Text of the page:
What are the advantages of family therapy?

Attending family therapy sessions can help you explore the different roles each family member fulfills, as well as behavior patterns and issues that may be contributing to conflict or poor communication.

A key result of family counseling is to learn the right tools to work through issues you may be facing.

In family therapy sessions, the counselor will work to help the family identify their strengths — of both individuals and the family unit as a whole — such as how they care for each other, as well as weaknesses that can be improved upon, such as difficulty trusting each other.

Family therapy sessions can help you work through situations causing stress, grief, and anger.

What are the disadvantages of family therapy?

With several individuals attending sessions, it may not always be a low-cost option.

Sometimes, a family approach may come at the cost of an individual’s needs, as “for the good of the whole” advice may not provide the right path for every individual, depending on the scenario, according to a study reported on in Psychology Today. Confidentiality is lost in a family session as well, according to the study, which may be concerning to attendees. 

When should you seek family therapy?

It is also likely to result in finding coping skills you can use individually and as a group to bring you closer together and lessen the frustrations and challenges you’re facing, the clinic shares. 

If you’re finding communication in your family at a standstill, tensions rising, frustrations boiling, or intense issues getting worse instead of better, it may be wise to seek out family therapy. 

What questions should I ask my family therapist?

Before you begin in family therapy sessions, you can ask your therapist several questions to help you better understand the process and their qualifications:

  • What is your education and training background?
  • Are you licensed to provide therapy in your state?
  • What is your experience with my family’s specific challenges?
  • Are you available during emergencies or on short notice?
  • How long is each session?
  • How much does each session cost, and are we covered by insurance?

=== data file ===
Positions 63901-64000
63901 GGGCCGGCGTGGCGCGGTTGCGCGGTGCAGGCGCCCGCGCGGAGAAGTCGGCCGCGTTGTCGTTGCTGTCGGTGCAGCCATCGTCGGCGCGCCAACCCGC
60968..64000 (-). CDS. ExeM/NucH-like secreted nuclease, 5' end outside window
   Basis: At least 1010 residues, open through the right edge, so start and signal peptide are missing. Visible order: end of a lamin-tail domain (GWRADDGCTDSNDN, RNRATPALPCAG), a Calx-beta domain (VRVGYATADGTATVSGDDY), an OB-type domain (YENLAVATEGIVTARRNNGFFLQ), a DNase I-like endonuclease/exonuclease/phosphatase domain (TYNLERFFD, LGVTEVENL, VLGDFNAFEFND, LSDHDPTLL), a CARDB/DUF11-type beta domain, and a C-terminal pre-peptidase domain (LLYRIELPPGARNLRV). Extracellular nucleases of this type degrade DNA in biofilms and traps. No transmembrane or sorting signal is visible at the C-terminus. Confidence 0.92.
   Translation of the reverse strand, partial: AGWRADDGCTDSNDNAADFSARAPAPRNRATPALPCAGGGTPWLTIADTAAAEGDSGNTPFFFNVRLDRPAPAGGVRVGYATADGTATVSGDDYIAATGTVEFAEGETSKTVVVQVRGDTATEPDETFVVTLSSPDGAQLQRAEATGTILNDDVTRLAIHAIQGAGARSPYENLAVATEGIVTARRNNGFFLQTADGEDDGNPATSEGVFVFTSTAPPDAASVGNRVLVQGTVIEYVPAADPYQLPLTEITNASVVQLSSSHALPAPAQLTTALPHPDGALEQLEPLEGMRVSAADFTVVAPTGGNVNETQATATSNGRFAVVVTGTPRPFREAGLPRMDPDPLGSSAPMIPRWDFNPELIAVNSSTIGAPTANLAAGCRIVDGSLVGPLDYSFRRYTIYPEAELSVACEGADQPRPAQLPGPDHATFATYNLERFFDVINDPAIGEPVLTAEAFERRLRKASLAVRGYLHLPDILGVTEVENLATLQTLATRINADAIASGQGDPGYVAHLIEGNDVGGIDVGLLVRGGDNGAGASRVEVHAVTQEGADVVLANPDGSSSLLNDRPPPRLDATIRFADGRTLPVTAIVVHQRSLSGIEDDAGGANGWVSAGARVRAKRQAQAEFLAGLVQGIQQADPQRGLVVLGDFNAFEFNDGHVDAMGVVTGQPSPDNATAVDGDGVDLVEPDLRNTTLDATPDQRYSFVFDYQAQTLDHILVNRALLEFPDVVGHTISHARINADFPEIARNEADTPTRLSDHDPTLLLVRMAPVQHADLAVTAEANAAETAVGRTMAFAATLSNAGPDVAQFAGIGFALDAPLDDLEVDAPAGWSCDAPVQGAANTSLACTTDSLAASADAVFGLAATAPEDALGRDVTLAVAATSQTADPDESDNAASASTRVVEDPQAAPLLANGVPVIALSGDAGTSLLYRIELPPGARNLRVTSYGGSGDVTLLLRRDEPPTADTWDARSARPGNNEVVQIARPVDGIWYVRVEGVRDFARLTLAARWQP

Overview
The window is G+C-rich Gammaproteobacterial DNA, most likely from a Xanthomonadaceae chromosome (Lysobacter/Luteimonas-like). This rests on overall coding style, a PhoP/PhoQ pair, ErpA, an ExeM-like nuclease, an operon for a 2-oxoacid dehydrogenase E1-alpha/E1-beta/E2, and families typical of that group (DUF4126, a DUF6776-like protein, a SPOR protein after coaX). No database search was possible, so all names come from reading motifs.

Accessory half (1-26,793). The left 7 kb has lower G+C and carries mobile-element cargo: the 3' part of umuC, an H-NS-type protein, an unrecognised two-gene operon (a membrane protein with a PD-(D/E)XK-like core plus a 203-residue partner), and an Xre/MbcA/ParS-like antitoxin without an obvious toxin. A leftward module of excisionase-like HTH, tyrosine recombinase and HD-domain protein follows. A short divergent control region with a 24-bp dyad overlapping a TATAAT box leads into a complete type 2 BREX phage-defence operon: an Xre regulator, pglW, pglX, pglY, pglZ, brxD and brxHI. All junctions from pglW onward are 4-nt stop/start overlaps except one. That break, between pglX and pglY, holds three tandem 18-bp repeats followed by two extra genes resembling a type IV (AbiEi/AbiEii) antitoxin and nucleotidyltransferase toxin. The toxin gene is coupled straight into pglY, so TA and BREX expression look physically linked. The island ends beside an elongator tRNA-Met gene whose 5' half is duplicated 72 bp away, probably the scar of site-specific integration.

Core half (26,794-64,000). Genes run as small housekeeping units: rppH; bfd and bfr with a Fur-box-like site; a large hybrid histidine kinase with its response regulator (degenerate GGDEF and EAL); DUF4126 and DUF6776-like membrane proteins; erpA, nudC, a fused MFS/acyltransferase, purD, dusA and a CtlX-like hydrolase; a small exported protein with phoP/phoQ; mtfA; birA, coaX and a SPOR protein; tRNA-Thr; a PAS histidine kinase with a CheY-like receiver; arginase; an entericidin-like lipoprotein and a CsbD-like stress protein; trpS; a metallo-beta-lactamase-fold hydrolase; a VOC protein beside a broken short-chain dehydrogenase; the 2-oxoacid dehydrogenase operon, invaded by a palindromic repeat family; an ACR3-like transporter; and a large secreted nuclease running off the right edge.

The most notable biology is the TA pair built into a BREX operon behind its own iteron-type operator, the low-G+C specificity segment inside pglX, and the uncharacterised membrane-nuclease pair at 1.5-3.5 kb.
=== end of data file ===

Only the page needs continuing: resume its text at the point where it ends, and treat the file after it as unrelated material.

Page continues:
• What is their policy for canceled sessions?

Seeking family counseling near me? Consider online options instead

The ease and convenience of scheduling a therapy appointment online can benefit a family with schedules hard to align.

It can also be more convenient as you can use almost any device to video chat, call, or text with a therapist. Studies find that online therapy can be just as effective as in-person therapy.

Read my own personal experience with the online therapy platform in our BetterHelp review.

Or, learn about other top online therapy sites.

Is family counseling a good idea?

Dr. Felicia Pressley, a licensed professional counselor in Maryland, works with families to build and strengthen their bond. She says family counseling is a good idea especially when there are transitions within the family: death, moving, change in schools, etc.

What does family counseling do?

Heidi McBain, a licensed marriage and family therapist based in Texas, says family therapy can help you more clearly see your family roles and patterns.

What are the goals of family therapy?

Amy Armstrong, a family therapist and co-parent coach based in Columbus, Ohio, says there are three main reasons families typically seek therapy: 1) The parents believe they have tried everything to impact their child’s behavior and are not seeing an improvement. 2) There is significant impairment in basic functioning, such as eating, sleeping, succeeding in school or work, engaging with others outside of the home, or participating in normal activities. 3) When emotional issues leave family members feeling depressed, anxious, angry, frustrated, or sad and new skills are needed to help everyone cope and feel better.

Wealthysinglemommy.com founder Emma Johnson is an award-winning business journalist, activist, author and expert. A former Associated Press reporter and MSN Money columnist, Emma has appeared on CNBC, New York Times, Wall Street Journal, NPR, TIME, The Doctors, Elle, O, The Oprah Magazine. Winner of Parents magazine’s “Best of the Web” and a New York Observer “Most Eligible New Yorker," her #1 bestseller, The Kickass Single Mom (Penguin), was a New York Post Must Read. As an expert on divorce and gender, Emma presented at the United Nations Summit for Gender Equality and multiple state legislature hearings. More about Emma's credentials.